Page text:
This second view of the panel shows Cambridge station itself.
Let us start with some background items. The panel surface is steel, so that magnets can be used to attach things to it. The red rings at top left are button collars. Placed over a button, they prevent the signaller from pressing it. For example, suppose that a slow load is to be taken over a level crossing. The road driver will phone for permission; when he grants it, the signaller will place collars over the buttons for the signals guarding the crossing. When the road driver phones again to say that he is clear, the collars can be removed. As well as red collars, yellow and green ones are available (though I'm unaware of specific meanings for them).
Printed or handwritten labels can also be attached magnetically. For example, the yellow track circuit near the middle carries labels identifying the various trains sitting on that track.
The switches and lights near the top left are for controlling power to the interlocking within the signal box itself. Underneath it, at an angle, can be seen the symbol representing the signal box and panel itself, in approximate correspondence to its true position (if a signaller facing the panel turns 150 degrees or so to the right, he will be looking out of windows towards the station).
Now to turn our attention to the tracks. Cambridge station consists of four bay platforms, two at each end, and a number of through lines. From top to bottom, they are:
The signals at each end of the bottom double-ended siding actually apply to both of the non-circuited sidings: the points where they merge are hand-worked and indications light up along both arms. The two rotary switches underneath these are nothing to do with them, but are the points keys for the scissors crossover at the centre of the platform line.
Several of the signals, notably the ones at the ends of the platforms, carry subsidiary aspects. These are shown on the symbol, and they light up white when the subsidiary aspect clears (the white dots visible in the photo are probably reflections of the flash, not cleared signals).
Returning to the bays, it can just be seen that trains 2C56 and 1C65 are sitting in the southern bays and 1M54 in one of the northern ones. It may also be possible to see that there is an indicator, labelled "TRS", embedded in the line representing the platform edge, almost at the end. This is the "Train Ready to Start" indication; when platform staff press a button on the station itself, this light flashes to tell the signaller that the train is ready and a route should be set for it as soon as practical.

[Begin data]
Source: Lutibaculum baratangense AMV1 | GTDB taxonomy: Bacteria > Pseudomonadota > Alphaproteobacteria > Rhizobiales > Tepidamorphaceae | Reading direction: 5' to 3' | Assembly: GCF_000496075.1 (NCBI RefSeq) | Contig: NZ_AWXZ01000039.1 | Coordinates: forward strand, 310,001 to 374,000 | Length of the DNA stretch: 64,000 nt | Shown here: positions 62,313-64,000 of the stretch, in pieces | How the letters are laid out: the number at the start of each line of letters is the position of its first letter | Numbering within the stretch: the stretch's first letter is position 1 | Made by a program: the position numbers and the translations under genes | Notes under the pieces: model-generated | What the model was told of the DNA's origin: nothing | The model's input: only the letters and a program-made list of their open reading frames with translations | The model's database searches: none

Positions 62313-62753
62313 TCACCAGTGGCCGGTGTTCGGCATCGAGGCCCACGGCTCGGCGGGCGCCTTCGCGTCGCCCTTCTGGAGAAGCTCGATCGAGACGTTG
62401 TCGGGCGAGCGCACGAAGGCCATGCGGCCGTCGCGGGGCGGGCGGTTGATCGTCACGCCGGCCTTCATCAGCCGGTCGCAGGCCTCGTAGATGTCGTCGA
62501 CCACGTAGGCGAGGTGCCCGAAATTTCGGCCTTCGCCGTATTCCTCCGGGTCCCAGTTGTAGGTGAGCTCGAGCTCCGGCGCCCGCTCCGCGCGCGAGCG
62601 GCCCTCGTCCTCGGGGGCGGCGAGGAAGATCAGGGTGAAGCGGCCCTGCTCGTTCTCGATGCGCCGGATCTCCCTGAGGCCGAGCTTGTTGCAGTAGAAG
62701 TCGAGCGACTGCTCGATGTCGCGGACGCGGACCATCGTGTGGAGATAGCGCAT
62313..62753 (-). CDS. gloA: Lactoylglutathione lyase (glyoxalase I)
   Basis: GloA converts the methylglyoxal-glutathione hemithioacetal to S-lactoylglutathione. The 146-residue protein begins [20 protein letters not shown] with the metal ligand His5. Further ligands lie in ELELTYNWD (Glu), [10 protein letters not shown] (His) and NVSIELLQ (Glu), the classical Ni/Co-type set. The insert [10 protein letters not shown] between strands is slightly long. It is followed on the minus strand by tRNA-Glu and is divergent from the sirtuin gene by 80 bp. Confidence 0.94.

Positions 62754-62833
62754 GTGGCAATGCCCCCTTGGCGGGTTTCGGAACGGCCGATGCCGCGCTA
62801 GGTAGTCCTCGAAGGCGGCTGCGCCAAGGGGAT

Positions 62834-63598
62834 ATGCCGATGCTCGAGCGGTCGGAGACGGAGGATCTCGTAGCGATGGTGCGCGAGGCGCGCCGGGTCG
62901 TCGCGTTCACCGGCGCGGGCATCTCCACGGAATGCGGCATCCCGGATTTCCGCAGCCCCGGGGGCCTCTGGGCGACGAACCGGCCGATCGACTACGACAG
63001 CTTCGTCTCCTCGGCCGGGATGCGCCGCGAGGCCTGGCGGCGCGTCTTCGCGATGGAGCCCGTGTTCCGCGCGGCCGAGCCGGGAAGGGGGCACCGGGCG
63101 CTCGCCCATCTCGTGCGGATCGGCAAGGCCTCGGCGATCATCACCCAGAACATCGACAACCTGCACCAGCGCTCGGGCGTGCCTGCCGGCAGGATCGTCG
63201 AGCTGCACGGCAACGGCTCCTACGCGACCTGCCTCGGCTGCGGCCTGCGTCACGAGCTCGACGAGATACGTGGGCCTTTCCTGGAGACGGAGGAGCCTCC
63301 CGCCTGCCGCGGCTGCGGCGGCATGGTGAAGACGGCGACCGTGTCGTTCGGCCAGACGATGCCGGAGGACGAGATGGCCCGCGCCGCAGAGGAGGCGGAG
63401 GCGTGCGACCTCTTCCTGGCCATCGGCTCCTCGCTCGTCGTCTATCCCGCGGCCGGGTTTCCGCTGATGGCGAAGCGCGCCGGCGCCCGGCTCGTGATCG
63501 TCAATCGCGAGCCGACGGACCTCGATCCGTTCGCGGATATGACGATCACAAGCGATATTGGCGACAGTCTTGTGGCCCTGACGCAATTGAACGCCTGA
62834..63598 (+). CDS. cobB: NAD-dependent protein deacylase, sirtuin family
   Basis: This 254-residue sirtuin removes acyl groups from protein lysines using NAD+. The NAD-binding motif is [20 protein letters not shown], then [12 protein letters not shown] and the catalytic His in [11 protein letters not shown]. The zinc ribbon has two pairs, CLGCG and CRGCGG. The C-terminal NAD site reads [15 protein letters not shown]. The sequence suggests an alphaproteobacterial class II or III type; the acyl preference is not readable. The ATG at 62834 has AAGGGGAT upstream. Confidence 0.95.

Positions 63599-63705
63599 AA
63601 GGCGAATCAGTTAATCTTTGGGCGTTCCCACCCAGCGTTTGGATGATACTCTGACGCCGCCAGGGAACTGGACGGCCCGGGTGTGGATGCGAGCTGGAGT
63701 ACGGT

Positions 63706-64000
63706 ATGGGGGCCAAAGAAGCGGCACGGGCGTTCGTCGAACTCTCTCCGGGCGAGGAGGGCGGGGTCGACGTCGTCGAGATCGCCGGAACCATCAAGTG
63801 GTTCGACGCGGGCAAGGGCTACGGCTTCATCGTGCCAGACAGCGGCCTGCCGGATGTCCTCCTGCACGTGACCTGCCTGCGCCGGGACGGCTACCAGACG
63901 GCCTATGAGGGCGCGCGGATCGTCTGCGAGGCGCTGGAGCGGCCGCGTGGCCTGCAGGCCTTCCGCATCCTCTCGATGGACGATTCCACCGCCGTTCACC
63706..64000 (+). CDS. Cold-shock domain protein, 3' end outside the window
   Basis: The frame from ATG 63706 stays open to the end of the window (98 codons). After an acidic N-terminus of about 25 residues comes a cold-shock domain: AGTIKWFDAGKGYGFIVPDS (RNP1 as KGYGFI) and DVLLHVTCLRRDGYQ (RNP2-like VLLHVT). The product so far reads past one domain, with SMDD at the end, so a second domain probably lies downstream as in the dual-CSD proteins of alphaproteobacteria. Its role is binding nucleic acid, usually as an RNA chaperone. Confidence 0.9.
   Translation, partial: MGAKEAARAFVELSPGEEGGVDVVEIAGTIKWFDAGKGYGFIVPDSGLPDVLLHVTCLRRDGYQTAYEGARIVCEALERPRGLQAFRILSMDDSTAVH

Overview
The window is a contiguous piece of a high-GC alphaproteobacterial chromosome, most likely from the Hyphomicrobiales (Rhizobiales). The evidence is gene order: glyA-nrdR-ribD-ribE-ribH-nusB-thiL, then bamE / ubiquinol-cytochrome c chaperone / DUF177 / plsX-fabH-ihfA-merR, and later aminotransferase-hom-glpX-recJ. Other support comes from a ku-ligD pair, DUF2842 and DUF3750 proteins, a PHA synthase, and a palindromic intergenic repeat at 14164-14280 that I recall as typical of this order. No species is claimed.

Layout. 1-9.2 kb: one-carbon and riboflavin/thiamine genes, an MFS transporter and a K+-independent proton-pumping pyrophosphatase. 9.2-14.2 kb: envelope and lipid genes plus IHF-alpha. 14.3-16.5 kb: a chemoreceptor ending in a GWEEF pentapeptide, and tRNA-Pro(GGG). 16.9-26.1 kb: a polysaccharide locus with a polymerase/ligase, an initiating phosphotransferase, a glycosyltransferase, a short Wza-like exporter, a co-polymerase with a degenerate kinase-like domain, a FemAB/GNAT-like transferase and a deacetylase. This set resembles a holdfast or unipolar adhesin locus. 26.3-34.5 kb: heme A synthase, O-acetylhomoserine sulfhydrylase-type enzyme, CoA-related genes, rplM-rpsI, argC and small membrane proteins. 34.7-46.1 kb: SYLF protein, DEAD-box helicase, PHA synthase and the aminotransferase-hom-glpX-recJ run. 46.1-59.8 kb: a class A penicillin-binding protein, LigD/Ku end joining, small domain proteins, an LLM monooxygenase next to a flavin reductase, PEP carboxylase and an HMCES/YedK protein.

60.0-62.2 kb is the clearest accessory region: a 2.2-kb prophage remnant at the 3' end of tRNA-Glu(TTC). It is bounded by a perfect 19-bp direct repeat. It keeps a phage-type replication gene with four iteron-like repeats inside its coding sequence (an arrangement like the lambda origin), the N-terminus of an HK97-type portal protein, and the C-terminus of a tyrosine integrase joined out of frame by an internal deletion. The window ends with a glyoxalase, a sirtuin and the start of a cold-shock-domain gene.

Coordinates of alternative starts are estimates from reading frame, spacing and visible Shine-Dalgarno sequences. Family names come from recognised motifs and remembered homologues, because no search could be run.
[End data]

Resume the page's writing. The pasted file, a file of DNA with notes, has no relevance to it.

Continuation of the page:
It is possible to see buttons at the inner end of each bay, not associated with a signal. These are "exit-only" buttons. On Cambridge panel separate buttons are provided for signalling trains into and out of the bays, which are track-circuited throughout while, on the other hand, the same button is used for both functions in the case of the various non-track-circuited sidings. In other words, the "exit" button is placed near the end of the track-circuiting while the "entry" button is placed near the signal, and one or two buttons are used accordingly. Practice on this varies around the country - on other panels it would be normal for a single button to be used for both functions in a bay platform.
The four signals around the scissors crossover in the middle have two buttons each, one with a red rim and one with a yellow one. When setting a route up to these signals, the red button is used (as the "exit" button for the route) to clear the signal in the normal manner, and the yellow button to clear the signal only when the approaching train has almost reached it. The second case (a "warner route") is used where the crossover is not yet in the correct position for the approaching train or where there is another train occupying the track immediately beyond the crossover. If the route is set in the normal manner, the line must be clear for 183m beyond the next signal (a distance known as the "overlap), which in this case means that the crossover points are locked as part of the route setting and the signal can't clear while the other train is there. Choosing the second option allows the overlap to be obstructed, with the delayed yellow warning the driver to take extra care.
The extra buttons on the two goods lines are "wrong direction exit" buttons. If a train is standing on the line and requires a new locomotive, it would have to be signalled on from the opposite end of the line to normal (e.g. in the case of the northbound line, it would be signalled in from the northern end). There is no button at the other end of the line to act as the "exit" button for this route, so this button is used for the purpose. Since there is no signal at the end of the line, it can only be used if the line is occupied.
Arrow symbols can be seen beside the platform and through lines. These lines are bidirectional, and the arrows light up to show which direction route has been set.
One odd feature of the diagram can be seen on the left hand side - the brown track circuit apparently carrying a connection between the two outer tracks across the central one. In fact, there are two separate crossovers leading from the central track, and all four possible combinations of setting are allowed.
The two train-describer berths to the side of the sidings are used for outgoing movements. Since trains signalled into these sidings are almost certain to stay for a while or be broken up and rearranged, the train description is deleted as the train enters the siding. Instead, when a train is ready to depart, a new description is entered by hand on a keyboard and placed (by pressing an appropriate button) into one of these berths. When a train departs in the appropriate direction from any of the sidings, it is assumed to have that description, which is then moved along the diagram in the normal manner.
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